With the Sony A7R IV now on the shelves it’s a good time to buy the A7R III, you should find a good price. To me it’s better value than the bigger and beefier A7R IV, which is also much more expensive.

It’s capable of shooting amazing photos but also great video. It will shoot 4k at 24, 25 or 30 frames per second as well as 1080p at an awesome 120fps for slow motion. It’s generally considered to shoot better 4k video in crop mode for those that want to know, but the differences aren’t too large that it’s super important.

Advantages over the A7R II include a better ergonomic design, touch screen for focus, larger NP-FZ100 batteries, more contrast auto focus points, higher resolution viewfinder and monitor, two memory card slots, faster processing for burst shots and plenty more!

When comparing it to the A7 III you really need to ask yourself whether you want the extra megapixels for photography purposes or if you only want to shoot video and/or don’t require 42MP.

I won’t talk anyone away from the A7 III as it’s a good camera. The main advantages of the A7R III are obviously the photographic capabilities as well as the better viewfinder and monitor, besides that they’re very similar cameras.

As for the A7R IV. If you need that camera you’d know. Most people don’t need anything that extravagant, nor are they going to enjoy the larger file sizes that come with it. If you need it you already know, if you’re unsure then it’s probably overkill for you.

My Recommendations To You - (Alternate Options)

If I’m being honest, the number of people I’d recommend it to would be very few. Now don’t get me wrong, I would still recommend it to a few because it’s an incredible camera in nearly every way.

If you love photography but also want to shoot 4k or 1080 120fps then this camera is perfect!

It is however a photography based camera that can shoot 4k video, but for me if the photography side of things is of little interest to you I’d recommend the following;

Sony A7 III

The reasons for this is because it’s cheaper, has marginally better autofocus, is the same small bodies design and will perform marginally better in low light video situations.

It is still limited to 8-bit video and the pictures won’t have the same detail but for its price the A7 III is one of the best bang-for-your-buck cameras on the market!

 

Panasonic GH5 or the Panasonic GH5S

These two cameras offer true 4k (also called cinema 4k which is 4096×2160 pixels) as well as 10-bit internal colour recording and 4k at 60fps.

Basically they’re the best consumer level cameras for video recording that I am willing to recommend. Just note that 4k60 is at 8-bit colour, only 4k24 is filmed in 10-bit.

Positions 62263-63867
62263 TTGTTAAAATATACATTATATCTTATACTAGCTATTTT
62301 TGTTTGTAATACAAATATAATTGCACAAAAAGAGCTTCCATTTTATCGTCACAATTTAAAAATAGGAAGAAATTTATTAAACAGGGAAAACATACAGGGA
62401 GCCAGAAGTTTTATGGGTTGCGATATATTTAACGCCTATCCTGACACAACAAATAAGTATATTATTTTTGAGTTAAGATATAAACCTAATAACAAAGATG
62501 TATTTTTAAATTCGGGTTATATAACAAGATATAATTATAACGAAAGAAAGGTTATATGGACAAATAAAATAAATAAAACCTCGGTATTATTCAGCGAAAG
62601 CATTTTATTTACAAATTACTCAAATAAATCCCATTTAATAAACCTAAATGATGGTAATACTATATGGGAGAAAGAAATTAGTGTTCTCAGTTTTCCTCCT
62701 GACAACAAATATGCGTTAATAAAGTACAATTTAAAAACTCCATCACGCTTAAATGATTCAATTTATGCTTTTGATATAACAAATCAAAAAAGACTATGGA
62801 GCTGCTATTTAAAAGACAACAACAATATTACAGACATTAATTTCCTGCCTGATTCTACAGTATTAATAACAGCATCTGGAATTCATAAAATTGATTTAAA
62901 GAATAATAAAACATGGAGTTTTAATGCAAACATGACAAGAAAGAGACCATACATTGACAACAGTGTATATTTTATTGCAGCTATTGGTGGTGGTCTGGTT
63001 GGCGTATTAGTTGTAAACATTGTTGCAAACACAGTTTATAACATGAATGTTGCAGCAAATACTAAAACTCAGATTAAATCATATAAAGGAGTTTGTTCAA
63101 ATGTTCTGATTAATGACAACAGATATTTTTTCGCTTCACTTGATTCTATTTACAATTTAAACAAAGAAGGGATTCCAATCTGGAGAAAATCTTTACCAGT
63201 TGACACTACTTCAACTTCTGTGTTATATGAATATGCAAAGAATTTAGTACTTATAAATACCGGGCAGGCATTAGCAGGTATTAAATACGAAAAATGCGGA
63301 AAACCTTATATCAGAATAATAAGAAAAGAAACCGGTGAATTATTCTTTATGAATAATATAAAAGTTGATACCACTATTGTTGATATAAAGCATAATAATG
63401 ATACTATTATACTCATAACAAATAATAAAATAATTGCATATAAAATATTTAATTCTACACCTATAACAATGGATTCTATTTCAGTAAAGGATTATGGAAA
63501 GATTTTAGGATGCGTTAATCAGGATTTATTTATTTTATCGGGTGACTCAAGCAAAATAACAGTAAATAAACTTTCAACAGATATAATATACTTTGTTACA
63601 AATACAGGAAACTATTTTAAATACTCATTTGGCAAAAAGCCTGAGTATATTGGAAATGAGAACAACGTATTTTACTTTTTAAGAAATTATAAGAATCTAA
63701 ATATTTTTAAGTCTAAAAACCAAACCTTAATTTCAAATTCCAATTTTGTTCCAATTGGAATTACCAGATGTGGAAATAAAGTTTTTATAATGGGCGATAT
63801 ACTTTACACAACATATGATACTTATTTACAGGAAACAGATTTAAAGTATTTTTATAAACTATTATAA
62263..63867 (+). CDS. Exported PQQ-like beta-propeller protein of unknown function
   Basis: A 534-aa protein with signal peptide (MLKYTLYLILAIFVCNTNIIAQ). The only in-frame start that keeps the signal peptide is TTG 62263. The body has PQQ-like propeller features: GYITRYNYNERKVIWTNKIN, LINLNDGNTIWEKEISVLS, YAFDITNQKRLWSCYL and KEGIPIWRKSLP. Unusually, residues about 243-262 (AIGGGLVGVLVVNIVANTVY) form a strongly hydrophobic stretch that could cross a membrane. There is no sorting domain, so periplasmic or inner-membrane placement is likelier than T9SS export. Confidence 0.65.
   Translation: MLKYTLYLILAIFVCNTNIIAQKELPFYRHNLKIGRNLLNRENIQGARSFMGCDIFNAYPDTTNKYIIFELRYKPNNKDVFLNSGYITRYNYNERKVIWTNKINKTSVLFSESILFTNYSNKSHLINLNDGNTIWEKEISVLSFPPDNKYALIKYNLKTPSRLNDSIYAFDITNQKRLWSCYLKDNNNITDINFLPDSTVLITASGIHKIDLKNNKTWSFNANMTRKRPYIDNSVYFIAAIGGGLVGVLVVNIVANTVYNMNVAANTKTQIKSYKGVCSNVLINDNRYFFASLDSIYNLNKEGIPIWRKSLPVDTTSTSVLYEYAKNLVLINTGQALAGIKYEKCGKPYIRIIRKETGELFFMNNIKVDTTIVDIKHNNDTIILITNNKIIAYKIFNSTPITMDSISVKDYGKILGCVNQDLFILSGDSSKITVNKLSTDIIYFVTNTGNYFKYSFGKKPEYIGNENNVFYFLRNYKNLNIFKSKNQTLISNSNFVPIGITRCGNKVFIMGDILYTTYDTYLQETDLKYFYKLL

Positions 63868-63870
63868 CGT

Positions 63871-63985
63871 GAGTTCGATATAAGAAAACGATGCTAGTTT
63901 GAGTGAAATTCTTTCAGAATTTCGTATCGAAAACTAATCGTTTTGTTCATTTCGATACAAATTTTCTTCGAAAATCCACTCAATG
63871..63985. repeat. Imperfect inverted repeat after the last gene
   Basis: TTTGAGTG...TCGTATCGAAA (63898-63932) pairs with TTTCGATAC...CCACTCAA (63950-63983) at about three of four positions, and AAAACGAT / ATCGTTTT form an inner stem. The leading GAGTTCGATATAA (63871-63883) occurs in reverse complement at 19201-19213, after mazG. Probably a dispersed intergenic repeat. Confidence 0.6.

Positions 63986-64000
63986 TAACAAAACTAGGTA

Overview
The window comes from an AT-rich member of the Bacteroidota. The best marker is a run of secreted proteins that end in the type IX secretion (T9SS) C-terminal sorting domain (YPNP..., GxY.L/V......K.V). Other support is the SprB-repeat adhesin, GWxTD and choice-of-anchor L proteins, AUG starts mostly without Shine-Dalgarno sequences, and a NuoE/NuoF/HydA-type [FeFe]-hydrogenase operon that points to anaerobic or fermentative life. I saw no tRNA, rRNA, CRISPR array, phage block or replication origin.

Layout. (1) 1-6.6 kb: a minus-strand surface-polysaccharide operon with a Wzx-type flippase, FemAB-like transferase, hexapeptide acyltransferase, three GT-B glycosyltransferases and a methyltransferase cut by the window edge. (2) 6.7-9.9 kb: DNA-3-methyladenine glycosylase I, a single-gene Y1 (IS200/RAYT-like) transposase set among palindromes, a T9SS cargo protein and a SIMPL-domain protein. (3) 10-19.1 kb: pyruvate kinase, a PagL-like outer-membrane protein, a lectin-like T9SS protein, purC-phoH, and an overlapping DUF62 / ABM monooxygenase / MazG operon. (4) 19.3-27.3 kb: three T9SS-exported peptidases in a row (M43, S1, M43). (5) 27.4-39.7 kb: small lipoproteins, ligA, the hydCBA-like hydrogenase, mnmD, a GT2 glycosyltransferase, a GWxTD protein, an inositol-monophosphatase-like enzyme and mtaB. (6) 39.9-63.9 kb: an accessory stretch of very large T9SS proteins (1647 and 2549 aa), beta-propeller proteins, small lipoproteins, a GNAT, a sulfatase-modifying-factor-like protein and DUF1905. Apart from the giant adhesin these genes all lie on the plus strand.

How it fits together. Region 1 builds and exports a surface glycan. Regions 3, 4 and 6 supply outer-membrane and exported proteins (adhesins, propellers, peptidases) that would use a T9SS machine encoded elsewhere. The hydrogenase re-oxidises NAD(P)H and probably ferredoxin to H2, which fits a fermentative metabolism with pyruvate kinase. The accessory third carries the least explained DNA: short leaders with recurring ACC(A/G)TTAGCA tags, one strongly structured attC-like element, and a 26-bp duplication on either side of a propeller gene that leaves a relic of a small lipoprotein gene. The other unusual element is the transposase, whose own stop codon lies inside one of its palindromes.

It’s also worth considerinng both your laptop’s power, as well as the digital storage space required to film with these cameras. They shoot at 400mbps as opposed to the Sony cameras shooting at 100mbps.

What this means in laymans terms is that the GH5 / GH5S will record 180GB for one hours footage, whereas the Sony will record 45GB for one hour of footage shot. This adds up if you’re travelling and can’t offload to an array of SSDs or HDs at home.

The “S” version is basically a more video oriented version of the GH5, they have reduced the sensor size, removed the IBIS (for professionals who use gimbals and sliders) and added some more true 4k frame rates at 25 and 30fps.

See this review if you’re not sure which is better for you.

 

If you are just rolling in money and what the newest camera for photography that shoots 4k

Sony A7R IV

This is a beast of a thing that you should only buy if money is no issue. The tradeoff here is the much larger photo sizes using up memory, but if you’re shooting video mostly you’ll save a ton of digital memory compared to the Panasonic cameras mentioned above.

In exchange you get a top of the range camera and well rounded camera with all of the latest Sony has to offer. I’d buy one if I didn’t have a camera already and they weren’t as expensive as they are.

See here for a more detailed analysis.

 

OTHER BRANDS

I’m afraid I don’t know enough about cameras such as the Canaon EOS range or the Nikon Z series of cameras to either recommend them or say anything about them at all.

In the same vein, I know nothing of DSLR cameras so I won’t add any affiliate links for any of these products as I haven’t used them or done any research into them, so my information wouldn’t be honest or helpful.

Fuji, Nikon and Canon are all very capable brands and I’m sure there’s the right camera out there for you, I don’t buy into the brand bashing or anything, go find what works best for you.

Action Camera

GoPro Hero 7 Black

Pros

  • Tough
  • Waterproof
  • Mounts galore
  • Hypersmooth
  • Slow motion
  • 4k footage

Cons

  • Really annoying to set manualy, it’s not worth it
  • Auto white balance needs to be very carefully monitored for those that don’t want to set their own
  • Randomly freezes under normal conditions
  • Drains the battery even with all wifi, voice activation and bluetooth turned off
  • No screen on the front to see what you’re shooting

Why I Chose It

This is the one I use anywhere where there’s water involved for obvious reasons. It’s waterproof to 10 metres before you even get around to putting on the dive suit, and with the new Hero 8 out you should get one cheaper than ever before!

Don’t let them up-sell you on every accessory under the sun, I’ll link the ones I take with me that I’ve found to be worth the space in carrying around in my bags.

It shoots great 4k footage that I can easily match to my other cameras in post using a simple Alex4D plugin for Final Cut Pro X. If you don’t want to go down that path you can also use 2.7k linear mode at the expense of some field of view.

This is the go to camera for mountain biking, scuba diving, kayaking, rock climbing and anything where that slow motion is needed or weight is a premium.